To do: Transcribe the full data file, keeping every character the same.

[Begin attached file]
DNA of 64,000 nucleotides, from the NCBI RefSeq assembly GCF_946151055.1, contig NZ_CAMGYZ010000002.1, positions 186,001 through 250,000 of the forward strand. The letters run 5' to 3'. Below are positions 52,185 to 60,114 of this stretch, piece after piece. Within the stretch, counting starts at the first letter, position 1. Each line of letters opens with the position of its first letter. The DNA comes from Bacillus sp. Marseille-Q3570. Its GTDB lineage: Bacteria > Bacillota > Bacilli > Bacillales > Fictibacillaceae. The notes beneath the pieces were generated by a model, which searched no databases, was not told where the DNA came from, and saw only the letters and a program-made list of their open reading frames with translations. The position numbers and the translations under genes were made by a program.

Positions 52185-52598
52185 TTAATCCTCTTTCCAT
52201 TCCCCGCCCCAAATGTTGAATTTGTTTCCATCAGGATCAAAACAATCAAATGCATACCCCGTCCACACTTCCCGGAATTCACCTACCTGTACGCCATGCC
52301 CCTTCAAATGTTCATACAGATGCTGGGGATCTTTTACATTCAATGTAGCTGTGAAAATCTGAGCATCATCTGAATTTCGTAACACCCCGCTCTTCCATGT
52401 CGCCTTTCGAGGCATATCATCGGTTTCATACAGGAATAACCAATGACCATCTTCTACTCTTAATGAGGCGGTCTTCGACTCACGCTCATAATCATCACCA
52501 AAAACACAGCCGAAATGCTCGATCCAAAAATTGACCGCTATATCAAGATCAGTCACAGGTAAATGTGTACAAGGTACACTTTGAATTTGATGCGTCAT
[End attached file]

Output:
DNA of 64,000 nucleotides, from the NCBI RefSeq assembly GCF_946151055.1, contig NZ_CAMGYZ010000002.1, positions 186,001 through 250,000 of the forward strand. The letters run 5' to 3'. Below are positions 52,185 to 60,114 of this stretch, piece after piece. Within the stretch, counting starts at the first letter, position 1. Each line of letters opens with the position of its first letter. The DNA comes from Bacillus sp. Marseille-Q3570. Its GTDB lineage: Bacteria > Bacillota > Bacilli > Bacillales > Fictibacillaceae. The notes beneath the pieces were generated by a model, which searched no databases, was not told where the DNA came from, and saw only the letters and a program-made list of their open reading frames with translations. The position numbers and the translations under genes were made by a program.

Positions 52185-52598
52185 TTAATCCTCTTTCCAT
52201 TCCCCGCCCCAAATGTTGAATTTGTTTCCATCAGGATCAAAACAATCAAATGCATACCCCGTCCACACTTCCCGGAATTCACCTACCTGTACGCCATGCC
52301 CCTTCAAATGTTCATACAGATGCTGGGGATCTTTTACATTCAATGTAGCTGTGAAAATCTGAGCATCATCTGAATTTCGTAACACCCCGCTCTTCCATGT
52401 CGCCTTTCGAGGCATATCATCGGTTTCATACAGGAATAACCAATGACCATCTTCTACTCTTAATGAGGCGGTCTTCGACTCACGCTCATAATCATCACCA
52501 AAAACACAGCCGAAATGCTCGATCCAAAAATTGACCGCTATATCAAGATCAGTCACAGGTAAATGTGTACAAGGTACACTTTGAATTTGATGCGTCAT